Philosophical and methodological paradoxes notwithstanding, the curator remains a figure of considerable power, one of the principal actors, along with critics and collectors, in the continual process of redefining the canon of art. The curator may not imagine him- or herself to be powerful any more than the Williamsburg gallerist imagines he or she is part of The Academy; like most powerful people of good will, the curator is uncomfortable with the consequences of calling the plays in a zero-sum game. For every painter whose work is validated in a retrospective show, another artist's oeuvre will be tossed onto the invisible rubbish heap of failed vanity projects. Ever the astute observer, Canetti identified a strong undertow of Schadenfreude in the project of maintaining an artistic canon. The person who pronounces a painting to be "bad" wants this statement to sound objective, but has trouble resisting the implication, made clear in the thinly disguised pleasure with which the verdict is delivered, that "bad" work is done by "bad" minds:
In what does this pleasure consist? It consists in relegating something to an inferior group, while presupposing a higher group to which we ourselves belong. We exalt ourselves by abasing others.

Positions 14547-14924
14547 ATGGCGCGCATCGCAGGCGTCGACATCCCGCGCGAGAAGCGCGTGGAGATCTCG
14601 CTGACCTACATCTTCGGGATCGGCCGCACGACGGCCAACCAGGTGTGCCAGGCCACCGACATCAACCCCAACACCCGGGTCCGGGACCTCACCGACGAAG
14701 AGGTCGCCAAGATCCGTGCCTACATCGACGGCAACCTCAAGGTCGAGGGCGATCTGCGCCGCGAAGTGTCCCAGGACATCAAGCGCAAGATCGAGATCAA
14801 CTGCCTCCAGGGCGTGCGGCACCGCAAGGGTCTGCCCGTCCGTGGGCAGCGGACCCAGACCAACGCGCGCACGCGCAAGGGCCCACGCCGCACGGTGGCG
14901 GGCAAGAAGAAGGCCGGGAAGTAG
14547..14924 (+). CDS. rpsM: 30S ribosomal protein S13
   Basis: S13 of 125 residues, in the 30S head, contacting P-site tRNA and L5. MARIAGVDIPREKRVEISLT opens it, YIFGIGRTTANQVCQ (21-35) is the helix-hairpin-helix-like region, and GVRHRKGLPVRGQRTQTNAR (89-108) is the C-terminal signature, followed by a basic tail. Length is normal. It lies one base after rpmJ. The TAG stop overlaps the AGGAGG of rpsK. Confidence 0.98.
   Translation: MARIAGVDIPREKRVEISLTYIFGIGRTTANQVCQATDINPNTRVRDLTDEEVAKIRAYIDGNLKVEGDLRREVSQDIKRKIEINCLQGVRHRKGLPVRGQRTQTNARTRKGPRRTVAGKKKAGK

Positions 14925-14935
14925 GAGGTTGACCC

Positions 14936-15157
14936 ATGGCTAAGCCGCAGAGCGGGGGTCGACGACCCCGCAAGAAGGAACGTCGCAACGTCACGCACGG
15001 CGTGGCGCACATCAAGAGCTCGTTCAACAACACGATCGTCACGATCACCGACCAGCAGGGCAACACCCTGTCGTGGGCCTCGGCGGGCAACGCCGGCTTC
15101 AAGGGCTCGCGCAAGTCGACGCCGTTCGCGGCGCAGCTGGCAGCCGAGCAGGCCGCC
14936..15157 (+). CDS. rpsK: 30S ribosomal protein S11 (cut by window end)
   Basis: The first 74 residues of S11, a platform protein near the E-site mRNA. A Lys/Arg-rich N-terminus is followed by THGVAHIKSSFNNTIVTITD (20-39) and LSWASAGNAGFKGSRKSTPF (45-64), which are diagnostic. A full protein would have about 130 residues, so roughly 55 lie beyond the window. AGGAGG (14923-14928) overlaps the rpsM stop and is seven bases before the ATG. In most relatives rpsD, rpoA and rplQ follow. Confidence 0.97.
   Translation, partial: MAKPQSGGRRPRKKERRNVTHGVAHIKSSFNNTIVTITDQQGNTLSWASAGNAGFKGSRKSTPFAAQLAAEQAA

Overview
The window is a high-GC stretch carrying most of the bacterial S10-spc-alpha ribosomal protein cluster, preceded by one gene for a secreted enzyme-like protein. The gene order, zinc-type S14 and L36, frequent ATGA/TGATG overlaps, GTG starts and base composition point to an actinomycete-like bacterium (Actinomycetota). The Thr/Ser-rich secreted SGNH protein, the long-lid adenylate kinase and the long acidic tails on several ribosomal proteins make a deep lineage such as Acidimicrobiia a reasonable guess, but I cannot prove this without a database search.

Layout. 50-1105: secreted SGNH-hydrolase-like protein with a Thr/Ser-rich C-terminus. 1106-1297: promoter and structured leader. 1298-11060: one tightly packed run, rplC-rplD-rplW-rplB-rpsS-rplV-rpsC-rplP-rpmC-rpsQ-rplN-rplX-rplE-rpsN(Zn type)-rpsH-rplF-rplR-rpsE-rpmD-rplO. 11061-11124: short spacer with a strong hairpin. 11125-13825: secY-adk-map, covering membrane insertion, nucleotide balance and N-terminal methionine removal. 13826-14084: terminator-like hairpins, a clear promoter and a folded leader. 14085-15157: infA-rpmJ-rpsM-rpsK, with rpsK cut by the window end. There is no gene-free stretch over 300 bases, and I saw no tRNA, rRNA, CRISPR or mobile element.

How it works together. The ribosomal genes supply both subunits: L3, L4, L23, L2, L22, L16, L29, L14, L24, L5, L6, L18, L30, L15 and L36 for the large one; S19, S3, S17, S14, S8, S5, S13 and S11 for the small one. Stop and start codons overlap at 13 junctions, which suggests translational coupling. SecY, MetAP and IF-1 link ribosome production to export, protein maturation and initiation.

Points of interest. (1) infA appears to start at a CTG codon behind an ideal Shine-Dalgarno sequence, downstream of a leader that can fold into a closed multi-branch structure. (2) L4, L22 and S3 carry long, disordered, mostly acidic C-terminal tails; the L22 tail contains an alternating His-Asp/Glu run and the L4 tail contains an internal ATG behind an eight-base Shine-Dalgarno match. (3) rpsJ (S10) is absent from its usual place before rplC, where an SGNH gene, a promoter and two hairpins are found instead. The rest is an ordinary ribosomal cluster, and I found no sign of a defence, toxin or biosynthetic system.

The degree of anonymity under which curators work may be a source of career frustration, but it's also a source of power. The curator who is not also a practicing critic typically works silently in the bowels of a great institution. No one really knows how curators go about their business. As Canetti observed, "secrecy lies at the very core of power." The artist awaits the next big exhibition's realignment of the art universe, and his or her relative conjunction or disjunction with it. A verdict is delivered, perhaps provisional, but nonetheless a judgment, while the curator returns to the hidden precincts where the next essay in canon formation will be conceived. The artist appears helpless in the face of such a dynamic, but social dialogue is seldom so simple. As Canetti emphasized at the very beginning of his critique of power, "There is nothing that man fears more than the touch of the unknown." In other words, I can create your power over me simply by willfully keeping myself in the dark, by failing to ask you what you do, for fear . . . for fear of what? of being touched? of discovering that you the curator know more about my profession than I the artist? Whatever the answer, it should be clear that curatorial power need not spring from a power trip on the part of curators.